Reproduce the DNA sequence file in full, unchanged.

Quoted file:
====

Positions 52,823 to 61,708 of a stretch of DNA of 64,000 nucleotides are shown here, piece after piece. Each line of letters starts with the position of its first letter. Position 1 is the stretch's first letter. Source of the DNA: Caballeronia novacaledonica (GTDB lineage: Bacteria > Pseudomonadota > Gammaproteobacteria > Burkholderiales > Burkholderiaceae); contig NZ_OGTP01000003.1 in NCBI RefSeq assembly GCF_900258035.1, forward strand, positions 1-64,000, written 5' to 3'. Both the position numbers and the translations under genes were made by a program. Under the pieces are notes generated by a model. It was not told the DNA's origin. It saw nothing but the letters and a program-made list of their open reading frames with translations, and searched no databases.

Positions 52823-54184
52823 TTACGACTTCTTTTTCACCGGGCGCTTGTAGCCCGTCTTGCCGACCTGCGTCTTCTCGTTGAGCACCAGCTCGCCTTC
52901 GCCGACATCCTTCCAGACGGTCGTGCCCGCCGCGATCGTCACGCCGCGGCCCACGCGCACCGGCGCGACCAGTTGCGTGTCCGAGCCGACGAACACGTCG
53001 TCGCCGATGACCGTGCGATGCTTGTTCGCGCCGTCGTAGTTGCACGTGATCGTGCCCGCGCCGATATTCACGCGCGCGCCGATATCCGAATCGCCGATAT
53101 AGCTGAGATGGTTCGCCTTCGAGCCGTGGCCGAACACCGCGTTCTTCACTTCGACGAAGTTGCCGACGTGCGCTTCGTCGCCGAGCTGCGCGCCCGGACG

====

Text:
Positions 52,823 to 61,708 of a stretch of DNA of 64,000 nucleotides are shown here, piece after piece. Each line of letters starts with the position of its first letter. Position 1 is the stretch's first letter. Source of the DNA: Caballeronia novacaledonica (GTDB lineage: Bacteria > Pseudomonadota > Gammaproteobacteria > Burkholderiales > Burkholderiaceae); contig NZ_OGTP01000003.1 in NCBI RefSeq assembly GCF_900258035.1, forward strand, positions 1-64,000, written 5' to 3'. Both the position numbers and the translations under genes were made by a program. Under the pieces are notes generated by a model. It was not told the DNA's origin. It saw nothing but the letters and a program-made list of their open reading frames with translations, and searched no databases.

Positions 52823-54184
52823 TTACGACTTCTTTTTCACCGGGCGCTTGTAGCCCGTCTTGCCGACCTGCGTCTTCTCGTTGAGCACCAGCTCGCCTTC
52901 GCCGACATCCTTCCAGACGGTCGTGCCCGCCGCGATCGTCACGCCGCGGCCCACGCGCACCGGCGCGACCAGTTGCGTGTCCGAGCCGACGAACACGTCG
53001 TCGCCGATGACCGTGCGATGCTTGTTCGCGCCGTCGTAGTTGCACGTGATCGTGCCCGCGCCGATATTCACGCGCGCGCCGATATCCGAATCGCCGATAT
53101 AGCTGAGATGGTTCGCCTTCGAGCCGTGGCCGAACACCGCGTTCTTCACTTCGACGAAGTTGCCGACGTGCGCTTCGTCGCCGAGCTGCGCGCCCGGACG